The weather data provides crucial information. “We ran the weather machines for two years,” says Ledson, “we needed two years of data. Then, once you’ve decided what you’re going to do, you file a VESCO permit (Vineyard/Orchard Site Development Permit) with the county.”
The permit is 19 pages long, requiring reliable information on environmentally sensitive sites, vegetation, drainage, hydrology, farming practices, erosion and sediment controls, geologic hazards, flood hazards, a confidential crop acreage survey, pesticide use, frost protection registration, frost protection system inventory, and on and on and on.
There are different rules for flat versus hillsides, there is the issue of erosion control, and you have to test your water.
“So you’re at least two years out before you file your permit,” says Ledson. “And the permit can take a couple of months or a couple of years. Then, once you get a permit, planting on flat ground could take a year. On a mountain side, it could take three years.”
So, he says, next you put your plants in the ground, but you don’t get any crop until the third year. You drop fruit the second year because you want to put all the energy into the root system. We pick in the third year, but the grapes don’t have the depth of character you want in the third, fourth or fifth year. In about the sixth year the quality is really beginning to develop.”
He stops and runs a hand over his chin. “It’s a 10-year deal,” he says: “Before you can really reap the rewards of your investment. 10 years.”
And how much is that investment per acre. Ledson isn’t sure off the top of his head but, he says, “It’s a lot.”
Hearing all this, you are compelled to ask, what difference does all this make to the consumer?
Ledson smiles. “They say you can’t make a silk purse from a sow’s ear. Well, you can’t make a great wine from poor grapes. On the other hand, you can make a shitty wine from great grapes if you screw up.”
In Ledson’s case, not screwing up means not being greedy about the crop yield. This meticulously crafted and cared for mountain vineyard could easily yield four or five tons of grapes per acre, or more. But he’s only harvesting two tons per acre because he is dropping so much fruit on the ground. Less fruit means the fruit that is allowed to fully ripen is more mature, complex, more vigorous, and makes much better wine.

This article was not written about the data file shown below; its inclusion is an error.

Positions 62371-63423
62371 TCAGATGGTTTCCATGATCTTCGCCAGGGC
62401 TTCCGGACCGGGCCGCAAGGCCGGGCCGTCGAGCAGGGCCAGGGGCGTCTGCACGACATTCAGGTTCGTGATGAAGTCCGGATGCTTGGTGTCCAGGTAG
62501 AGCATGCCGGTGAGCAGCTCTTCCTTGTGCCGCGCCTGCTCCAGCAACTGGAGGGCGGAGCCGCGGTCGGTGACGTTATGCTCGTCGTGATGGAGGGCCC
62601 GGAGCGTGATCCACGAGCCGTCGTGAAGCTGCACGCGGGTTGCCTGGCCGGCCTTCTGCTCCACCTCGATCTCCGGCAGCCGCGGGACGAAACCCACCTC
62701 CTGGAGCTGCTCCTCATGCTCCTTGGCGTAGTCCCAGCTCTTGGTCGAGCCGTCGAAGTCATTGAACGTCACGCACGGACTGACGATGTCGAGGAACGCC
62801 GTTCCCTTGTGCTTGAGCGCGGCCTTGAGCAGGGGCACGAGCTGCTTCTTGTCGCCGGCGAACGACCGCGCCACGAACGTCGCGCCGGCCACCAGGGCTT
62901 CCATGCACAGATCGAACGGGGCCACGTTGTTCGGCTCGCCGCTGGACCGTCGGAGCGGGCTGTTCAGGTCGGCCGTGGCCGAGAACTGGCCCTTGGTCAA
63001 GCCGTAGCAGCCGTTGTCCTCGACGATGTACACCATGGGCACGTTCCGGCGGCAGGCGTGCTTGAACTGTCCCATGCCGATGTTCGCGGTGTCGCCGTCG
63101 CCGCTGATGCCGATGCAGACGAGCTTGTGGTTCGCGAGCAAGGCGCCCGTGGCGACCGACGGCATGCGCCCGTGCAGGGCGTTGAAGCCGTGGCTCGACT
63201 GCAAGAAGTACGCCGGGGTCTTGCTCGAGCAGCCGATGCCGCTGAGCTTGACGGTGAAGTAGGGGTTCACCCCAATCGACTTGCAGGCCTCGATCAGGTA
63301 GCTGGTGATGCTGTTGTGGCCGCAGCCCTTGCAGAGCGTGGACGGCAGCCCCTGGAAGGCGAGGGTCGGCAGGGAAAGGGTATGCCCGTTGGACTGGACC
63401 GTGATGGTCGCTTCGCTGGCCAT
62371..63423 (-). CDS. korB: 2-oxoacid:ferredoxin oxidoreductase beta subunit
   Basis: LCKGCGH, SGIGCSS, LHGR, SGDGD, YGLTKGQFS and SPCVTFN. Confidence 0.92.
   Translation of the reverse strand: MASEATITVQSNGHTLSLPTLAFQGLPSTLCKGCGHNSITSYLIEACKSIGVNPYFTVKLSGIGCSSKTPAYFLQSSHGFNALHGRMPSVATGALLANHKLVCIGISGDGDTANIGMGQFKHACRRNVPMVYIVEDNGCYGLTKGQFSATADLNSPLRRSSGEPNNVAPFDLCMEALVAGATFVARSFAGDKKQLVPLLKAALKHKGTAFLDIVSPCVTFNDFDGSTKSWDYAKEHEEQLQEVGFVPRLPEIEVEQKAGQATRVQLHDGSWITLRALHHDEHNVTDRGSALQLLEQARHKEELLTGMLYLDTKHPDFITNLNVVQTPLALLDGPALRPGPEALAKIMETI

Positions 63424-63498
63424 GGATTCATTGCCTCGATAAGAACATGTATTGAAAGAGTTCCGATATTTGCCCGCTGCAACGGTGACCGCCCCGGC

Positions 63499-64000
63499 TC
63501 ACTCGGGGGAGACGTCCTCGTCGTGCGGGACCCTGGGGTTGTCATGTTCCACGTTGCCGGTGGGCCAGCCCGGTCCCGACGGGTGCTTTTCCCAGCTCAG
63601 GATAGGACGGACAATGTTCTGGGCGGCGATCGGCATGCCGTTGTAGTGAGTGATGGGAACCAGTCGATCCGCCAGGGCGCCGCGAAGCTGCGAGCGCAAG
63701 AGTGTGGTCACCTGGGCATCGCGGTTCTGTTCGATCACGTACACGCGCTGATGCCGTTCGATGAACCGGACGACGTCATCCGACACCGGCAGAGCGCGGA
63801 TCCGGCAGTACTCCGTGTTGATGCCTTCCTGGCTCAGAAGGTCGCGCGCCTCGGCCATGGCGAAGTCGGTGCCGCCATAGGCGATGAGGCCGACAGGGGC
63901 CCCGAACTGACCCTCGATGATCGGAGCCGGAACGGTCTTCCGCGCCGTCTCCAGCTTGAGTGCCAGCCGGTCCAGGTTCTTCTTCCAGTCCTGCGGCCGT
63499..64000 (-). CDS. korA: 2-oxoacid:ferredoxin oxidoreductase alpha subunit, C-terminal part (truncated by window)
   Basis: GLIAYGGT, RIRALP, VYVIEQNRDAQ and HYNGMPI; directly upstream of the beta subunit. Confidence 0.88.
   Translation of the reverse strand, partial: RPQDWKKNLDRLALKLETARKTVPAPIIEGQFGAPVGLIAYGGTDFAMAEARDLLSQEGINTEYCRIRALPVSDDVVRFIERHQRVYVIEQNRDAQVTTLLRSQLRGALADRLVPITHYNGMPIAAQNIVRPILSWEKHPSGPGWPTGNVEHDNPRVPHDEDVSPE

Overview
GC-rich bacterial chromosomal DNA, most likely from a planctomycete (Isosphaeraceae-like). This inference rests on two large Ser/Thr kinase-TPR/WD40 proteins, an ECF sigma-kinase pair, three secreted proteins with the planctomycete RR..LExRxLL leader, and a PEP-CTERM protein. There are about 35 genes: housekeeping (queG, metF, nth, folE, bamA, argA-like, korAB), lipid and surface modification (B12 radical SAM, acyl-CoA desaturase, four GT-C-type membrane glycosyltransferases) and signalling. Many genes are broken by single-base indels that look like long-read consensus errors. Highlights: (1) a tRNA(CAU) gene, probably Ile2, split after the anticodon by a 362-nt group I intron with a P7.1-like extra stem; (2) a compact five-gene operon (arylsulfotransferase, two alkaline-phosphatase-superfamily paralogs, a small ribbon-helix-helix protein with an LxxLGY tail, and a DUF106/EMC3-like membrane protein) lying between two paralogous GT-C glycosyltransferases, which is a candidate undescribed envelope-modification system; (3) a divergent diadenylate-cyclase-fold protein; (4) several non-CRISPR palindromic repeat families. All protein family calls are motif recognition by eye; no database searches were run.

And now, Ledson says, “We’re producing some of the best cabernet in Sonoma County, we’re selling about half the fruit to major, high-end wineries. The fruit is phenominal.” The other half goes into Mountain Terraces bottles, including a block of grapes that went into bottles selling for $225 each. “We sold it out.” That same wine was awarded a 97 point rating in Robert Whitely’s prestigious Critics Challenge in San Diego.
The majority of the Mountain Terraces fruit is cabernet sauvignon, but there is also some syrah, mourvedre and grenache, along with viogenier and all five Bordeaux varietals.
Perhaps the last words on Steve Ledson’s Mountain Terraces vineyard should be saved for Daniel Roberts, the man who guided its restoration. This is how he describes the site at the conclusion of a consulting report.
Says Roberts, “You can purchase the perfect site in terms of climate and soil, but still ruin the site by poor decisions in planting.“When Ledson Winery purchased the Mountain Terraces property, the vineyards were a mess. The fruit was good due to the climate and the soil, but we knew the fruit could be improved through more attention to the detail of pruning, irrigation and fertigation. Years and many thousands of dollars later, the wine coming from the original vineyards is vastly improved. A serious replanting program has been started with better rootstocks, cabernet sauvignon clones, and attention to row direction. The wines coming from the new planting are exceptional.
“Mountain Terraces is unique due to climate, soil and management. The human factor, management, is actually just as important as climate and soil. The French word vigneron refers to a family that farms the grapes and makes the wine, which certainly is apropos for Steve Ledson.
“Steve Ledson’s unrelenting quest for perfection is very prominent at Mountain Terraces Vineyard and is proven in every bottle of wine from this incredible vineyard site.”